These three things will change the world today.

1. Nasa unveils new findings

Today, the National Aeronautics and Space Administration (Nasa), the US space agency will hold a press conference in Washington.

It is expected to announce a “discovery beyond our solar system” and “new findings on planets that orbit stars other than our sun, known as exoplanets”.

Thomas Zurbuchen, the associate administrator of the Science Mission Directorate at Nasa headquarters, Sara Seager, a professor of planetary science and physics at Massachusetts Institute of Technology (MIT), and Michael Gillon, an astronomer at the University of Liege in Belgium are some of the prominent researchers who will speak at the briefing.

The conference begins at 6pm London time. You can watch it live via Nasa TV.

2. Fed releases minutes

The US Federal Reserve (Fed) will release the minutes of its first meeting of 2017 later today, which saw officials vote to leave interest rates unchanged after raising them in December.

Economists will be looking out for clues as to whether the Fed decides to raise rates again and how the central bank might shrink its balance sheet.

Cleveland Fed president Loretta Mester said that she would be comfortable raising rates if the economy maintained its current performance in a speech in Singapore on Monday.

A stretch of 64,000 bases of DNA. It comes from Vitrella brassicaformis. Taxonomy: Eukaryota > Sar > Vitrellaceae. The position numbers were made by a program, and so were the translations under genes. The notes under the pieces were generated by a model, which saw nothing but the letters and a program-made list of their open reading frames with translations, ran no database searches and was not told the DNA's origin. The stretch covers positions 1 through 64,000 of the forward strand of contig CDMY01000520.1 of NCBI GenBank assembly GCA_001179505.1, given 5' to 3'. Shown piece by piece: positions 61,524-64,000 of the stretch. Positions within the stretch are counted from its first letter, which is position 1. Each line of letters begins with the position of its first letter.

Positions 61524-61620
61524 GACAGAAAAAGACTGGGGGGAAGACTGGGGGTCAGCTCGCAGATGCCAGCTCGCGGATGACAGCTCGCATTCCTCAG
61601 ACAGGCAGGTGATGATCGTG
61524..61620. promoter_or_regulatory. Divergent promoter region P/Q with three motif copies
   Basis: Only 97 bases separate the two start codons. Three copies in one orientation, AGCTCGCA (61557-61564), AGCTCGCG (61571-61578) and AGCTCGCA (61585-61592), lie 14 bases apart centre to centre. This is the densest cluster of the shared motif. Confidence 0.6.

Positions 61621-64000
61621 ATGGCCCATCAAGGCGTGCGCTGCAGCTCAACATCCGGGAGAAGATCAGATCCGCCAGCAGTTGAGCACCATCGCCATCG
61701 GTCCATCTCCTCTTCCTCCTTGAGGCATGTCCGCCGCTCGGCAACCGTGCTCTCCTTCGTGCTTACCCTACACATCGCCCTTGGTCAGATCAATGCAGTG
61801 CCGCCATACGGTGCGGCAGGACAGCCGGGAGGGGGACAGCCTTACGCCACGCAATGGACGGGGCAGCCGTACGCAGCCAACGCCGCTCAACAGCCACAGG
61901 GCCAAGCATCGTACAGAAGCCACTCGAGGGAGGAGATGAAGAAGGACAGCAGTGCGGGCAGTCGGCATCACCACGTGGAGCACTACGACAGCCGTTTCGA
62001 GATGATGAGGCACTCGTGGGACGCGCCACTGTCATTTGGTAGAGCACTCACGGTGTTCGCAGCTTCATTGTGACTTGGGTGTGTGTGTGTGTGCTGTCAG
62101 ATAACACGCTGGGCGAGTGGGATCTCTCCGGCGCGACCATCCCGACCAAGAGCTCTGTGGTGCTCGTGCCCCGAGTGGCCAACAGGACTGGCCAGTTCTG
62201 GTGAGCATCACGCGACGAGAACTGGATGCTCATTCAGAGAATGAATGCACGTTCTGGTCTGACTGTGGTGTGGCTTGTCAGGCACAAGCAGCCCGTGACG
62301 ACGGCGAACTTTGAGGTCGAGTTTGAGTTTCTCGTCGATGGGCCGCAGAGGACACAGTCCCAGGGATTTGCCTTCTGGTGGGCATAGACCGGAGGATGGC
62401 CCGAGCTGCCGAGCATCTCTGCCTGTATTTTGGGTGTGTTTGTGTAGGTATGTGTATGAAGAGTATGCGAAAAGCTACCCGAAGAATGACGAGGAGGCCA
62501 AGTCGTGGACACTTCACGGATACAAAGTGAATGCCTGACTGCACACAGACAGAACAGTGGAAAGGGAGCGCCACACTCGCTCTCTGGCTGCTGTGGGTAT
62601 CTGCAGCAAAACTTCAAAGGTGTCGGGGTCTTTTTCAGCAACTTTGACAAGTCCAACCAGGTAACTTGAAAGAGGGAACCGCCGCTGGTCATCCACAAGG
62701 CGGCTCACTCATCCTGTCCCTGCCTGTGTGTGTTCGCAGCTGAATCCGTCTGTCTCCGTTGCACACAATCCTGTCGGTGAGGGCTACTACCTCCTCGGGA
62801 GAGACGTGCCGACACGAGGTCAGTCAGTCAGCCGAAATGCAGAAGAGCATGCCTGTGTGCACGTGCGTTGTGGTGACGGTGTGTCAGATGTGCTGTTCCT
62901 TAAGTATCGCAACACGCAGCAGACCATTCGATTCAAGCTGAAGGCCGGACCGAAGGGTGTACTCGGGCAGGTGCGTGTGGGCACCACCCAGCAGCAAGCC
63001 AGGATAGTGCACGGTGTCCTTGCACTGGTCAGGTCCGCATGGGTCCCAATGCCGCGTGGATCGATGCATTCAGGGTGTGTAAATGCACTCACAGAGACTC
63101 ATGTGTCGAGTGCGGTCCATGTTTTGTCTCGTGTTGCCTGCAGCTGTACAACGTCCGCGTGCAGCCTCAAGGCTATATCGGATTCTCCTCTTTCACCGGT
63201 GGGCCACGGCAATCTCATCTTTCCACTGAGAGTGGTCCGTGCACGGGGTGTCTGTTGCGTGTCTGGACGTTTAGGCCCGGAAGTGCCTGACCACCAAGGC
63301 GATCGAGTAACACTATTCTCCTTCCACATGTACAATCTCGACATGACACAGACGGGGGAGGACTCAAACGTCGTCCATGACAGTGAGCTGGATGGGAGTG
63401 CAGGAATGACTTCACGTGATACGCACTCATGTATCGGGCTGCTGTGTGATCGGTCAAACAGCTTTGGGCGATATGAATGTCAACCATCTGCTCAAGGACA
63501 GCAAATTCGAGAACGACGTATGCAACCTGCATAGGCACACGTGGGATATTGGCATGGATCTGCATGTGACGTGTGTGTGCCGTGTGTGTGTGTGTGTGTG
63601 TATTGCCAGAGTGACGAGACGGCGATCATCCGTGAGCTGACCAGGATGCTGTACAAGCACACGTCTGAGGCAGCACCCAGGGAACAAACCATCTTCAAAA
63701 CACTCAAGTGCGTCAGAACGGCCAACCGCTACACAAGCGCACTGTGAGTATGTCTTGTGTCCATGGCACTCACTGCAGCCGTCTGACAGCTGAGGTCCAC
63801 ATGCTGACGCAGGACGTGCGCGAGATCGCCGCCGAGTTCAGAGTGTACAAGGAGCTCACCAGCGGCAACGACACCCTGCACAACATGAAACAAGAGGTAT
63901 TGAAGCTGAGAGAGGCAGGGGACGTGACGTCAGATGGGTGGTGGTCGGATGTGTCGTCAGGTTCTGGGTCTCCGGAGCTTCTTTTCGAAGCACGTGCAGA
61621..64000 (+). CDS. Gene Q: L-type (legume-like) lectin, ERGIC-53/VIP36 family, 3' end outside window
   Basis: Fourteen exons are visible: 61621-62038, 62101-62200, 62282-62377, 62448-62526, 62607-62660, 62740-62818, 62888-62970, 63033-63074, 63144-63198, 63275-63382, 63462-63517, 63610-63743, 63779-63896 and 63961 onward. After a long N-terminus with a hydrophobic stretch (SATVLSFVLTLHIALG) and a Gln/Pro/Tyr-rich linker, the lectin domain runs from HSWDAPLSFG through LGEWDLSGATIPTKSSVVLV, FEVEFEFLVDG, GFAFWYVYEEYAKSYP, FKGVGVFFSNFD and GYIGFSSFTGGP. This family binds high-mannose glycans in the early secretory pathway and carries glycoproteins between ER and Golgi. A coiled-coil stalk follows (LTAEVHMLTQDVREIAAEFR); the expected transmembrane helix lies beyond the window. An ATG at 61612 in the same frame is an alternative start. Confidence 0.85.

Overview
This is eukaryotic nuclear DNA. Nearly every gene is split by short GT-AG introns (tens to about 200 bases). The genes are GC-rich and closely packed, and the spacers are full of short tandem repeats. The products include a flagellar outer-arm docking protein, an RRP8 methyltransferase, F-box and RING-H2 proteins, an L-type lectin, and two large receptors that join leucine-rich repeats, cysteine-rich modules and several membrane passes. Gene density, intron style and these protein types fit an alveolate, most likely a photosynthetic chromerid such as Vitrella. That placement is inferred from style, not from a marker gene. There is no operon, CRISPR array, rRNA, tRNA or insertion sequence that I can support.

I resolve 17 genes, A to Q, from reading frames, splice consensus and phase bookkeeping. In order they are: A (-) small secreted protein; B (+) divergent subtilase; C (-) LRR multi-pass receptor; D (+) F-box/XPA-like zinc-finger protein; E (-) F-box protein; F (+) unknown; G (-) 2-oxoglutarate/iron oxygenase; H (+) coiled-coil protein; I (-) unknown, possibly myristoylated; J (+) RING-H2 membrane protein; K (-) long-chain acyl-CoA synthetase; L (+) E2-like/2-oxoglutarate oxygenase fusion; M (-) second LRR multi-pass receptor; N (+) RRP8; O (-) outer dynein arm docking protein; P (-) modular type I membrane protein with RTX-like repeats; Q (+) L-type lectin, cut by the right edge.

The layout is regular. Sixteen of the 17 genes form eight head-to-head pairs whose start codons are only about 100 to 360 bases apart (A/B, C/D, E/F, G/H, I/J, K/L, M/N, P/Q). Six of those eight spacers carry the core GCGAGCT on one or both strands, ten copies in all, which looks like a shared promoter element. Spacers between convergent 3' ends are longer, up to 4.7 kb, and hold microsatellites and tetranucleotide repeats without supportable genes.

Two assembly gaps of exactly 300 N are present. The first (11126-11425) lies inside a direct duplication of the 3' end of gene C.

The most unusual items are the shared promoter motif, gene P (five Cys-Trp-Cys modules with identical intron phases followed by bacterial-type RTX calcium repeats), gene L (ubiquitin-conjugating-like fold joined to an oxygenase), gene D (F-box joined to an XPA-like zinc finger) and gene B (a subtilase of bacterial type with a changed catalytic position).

“The dollar was pushed up by the Fed talk, but its upside (was) heavy in the Asian session, due to factors including Japanese companies’ seasonal repatriation,” said Mitsuo Imaizumi, chief currency strategist at Daiwa Securities, a Japanese investment bank.

“We’re all waiting for the minutes, to see if members talked about reducing the Fed’s balance sheet,” he said.

The next Fed meeting will take place in mid-March.

3. Irish PM Enda Kenny steps down

Irish prime minister Enda Kenny is expected to give his Fine Gael parliamentary party a timeframe for his resignation from his post today.

Kenny is likely to stand down shortly after meeting president Trump in Washington for the annual St Patrick’s Day shamrock presentation.

The abrupt end to Kenny’s six-year leadership comes amid an ongoing controversy surrounding the case of Maurice McCabe, a police sergeant who made allegations of misconduct against his colleagues.

This sparked a backlash from senior officers, who allegedly conspired with another state agency to wrongly smear him as a child abuser.

Leo Varadkar, the gay son of an Indian immigrant, is the favourite to replace Kenny and become Ireland’s next prime minister.